The economic recessions and periods of slow recovery that began with the 2000 crash of the IT Bubble has kept real incomes stagnant. For much of the period of the late 1990’s through today the blame for this has been the increasingly globalization of countries rich and poor forcing wages down. But now there is a new specter that may be more difficult to deal with — labor saving, intelligent, technology capable of replacing skilled as well as unskilled labor.
As the October 4th 2014 Economist Magazine editorial “Wealth without workers, workers without wealth” argues computers can increasingly do more complex jobs including some work that formerly required highly educated professionals (lawyers, doctors and accountants beware). The disruption began at the lower end of the wage spectrum, but it is increasingly beginning to penetrate into the higher ranks of the employed. Wealth creation is increasingly concentrated in companies with few employees but stratospheric stock valuations. Technology is replacing outsourcing as the problem to be solved if we are to insure the survival of functioning economies. Unfortunately, sentient machines can’t go shopping, rarely consume food, wear clothing, or take vacations to the South of France. Unless the circular flow of money is maintained at levels and speeds faster than today, then economic progress will ground to a halt.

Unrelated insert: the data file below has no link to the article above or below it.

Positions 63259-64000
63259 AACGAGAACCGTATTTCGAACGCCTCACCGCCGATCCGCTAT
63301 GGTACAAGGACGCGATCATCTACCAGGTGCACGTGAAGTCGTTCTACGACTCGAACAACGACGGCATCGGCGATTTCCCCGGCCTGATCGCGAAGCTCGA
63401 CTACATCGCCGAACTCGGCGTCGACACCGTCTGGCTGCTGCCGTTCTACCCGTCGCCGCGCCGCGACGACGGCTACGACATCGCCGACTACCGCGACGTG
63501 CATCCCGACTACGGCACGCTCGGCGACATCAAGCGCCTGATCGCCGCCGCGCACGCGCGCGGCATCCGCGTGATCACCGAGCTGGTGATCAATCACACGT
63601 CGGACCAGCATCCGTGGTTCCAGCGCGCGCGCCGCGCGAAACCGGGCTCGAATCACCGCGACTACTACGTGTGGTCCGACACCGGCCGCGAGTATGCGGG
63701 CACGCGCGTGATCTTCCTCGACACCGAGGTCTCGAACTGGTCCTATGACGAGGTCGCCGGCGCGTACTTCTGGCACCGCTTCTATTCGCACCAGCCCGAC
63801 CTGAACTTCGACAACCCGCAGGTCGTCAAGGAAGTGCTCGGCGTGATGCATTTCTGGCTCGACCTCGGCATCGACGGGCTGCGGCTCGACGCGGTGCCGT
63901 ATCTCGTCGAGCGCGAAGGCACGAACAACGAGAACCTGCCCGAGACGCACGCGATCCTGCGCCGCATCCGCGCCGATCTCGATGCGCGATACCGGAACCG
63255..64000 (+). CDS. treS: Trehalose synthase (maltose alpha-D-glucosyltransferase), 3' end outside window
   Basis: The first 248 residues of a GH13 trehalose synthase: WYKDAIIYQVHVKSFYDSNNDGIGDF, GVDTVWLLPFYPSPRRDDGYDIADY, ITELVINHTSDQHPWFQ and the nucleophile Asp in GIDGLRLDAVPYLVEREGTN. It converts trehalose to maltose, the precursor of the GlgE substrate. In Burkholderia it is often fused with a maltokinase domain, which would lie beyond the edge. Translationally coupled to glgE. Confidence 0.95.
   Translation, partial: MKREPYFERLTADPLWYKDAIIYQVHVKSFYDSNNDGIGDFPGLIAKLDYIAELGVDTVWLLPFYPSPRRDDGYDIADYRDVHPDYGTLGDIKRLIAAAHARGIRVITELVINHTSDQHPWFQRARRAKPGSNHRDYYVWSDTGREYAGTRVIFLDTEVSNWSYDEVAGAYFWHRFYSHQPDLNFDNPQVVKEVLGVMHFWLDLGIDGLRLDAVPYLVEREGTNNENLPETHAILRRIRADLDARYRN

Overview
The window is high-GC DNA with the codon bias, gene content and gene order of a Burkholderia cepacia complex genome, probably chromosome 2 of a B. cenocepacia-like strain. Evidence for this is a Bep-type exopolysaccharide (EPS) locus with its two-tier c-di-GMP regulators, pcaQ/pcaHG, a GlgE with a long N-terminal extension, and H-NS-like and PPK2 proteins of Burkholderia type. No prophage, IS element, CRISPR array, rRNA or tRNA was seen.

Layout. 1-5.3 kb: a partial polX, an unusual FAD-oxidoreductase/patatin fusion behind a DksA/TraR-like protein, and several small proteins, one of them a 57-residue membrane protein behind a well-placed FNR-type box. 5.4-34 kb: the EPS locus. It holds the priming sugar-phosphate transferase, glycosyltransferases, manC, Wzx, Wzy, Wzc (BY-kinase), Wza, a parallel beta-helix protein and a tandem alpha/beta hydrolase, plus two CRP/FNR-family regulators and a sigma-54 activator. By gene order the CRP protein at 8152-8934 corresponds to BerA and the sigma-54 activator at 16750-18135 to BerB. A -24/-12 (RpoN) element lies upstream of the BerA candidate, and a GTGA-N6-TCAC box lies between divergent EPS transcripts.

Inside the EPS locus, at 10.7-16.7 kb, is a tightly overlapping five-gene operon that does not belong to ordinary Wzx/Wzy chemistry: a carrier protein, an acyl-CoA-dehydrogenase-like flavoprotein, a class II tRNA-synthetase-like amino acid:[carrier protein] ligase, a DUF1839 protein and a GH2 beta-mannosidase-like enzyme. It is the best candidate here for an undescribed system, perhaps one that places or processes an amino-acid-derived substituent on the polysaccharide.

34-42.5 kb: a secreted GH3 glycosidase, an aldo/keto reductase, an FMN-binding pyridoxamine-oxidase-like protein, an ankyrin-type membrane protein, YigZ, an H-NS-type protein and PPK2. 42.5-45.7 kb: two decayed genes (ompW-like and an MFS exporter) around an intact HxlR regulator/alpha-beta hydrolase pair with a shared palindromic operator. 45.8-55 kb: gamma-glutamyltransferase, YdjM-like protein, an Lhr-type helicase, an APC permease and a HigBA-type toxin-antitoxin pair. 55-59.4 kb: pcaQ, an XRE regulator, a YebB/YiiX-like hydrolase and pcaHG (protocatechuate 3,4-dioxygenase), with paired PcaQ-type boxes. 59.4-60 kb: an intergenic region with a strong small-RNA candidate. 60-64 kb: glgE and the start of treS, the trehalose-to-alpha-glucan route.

The Economist sums up the problem ending its editorial by saying:
“As technology progresses and disrupts more jobs, more workers will be employable only at lower wages. The modest earnings of the generation that technology leaves behind will need to be topped up with tax credits or wage subsidies.”
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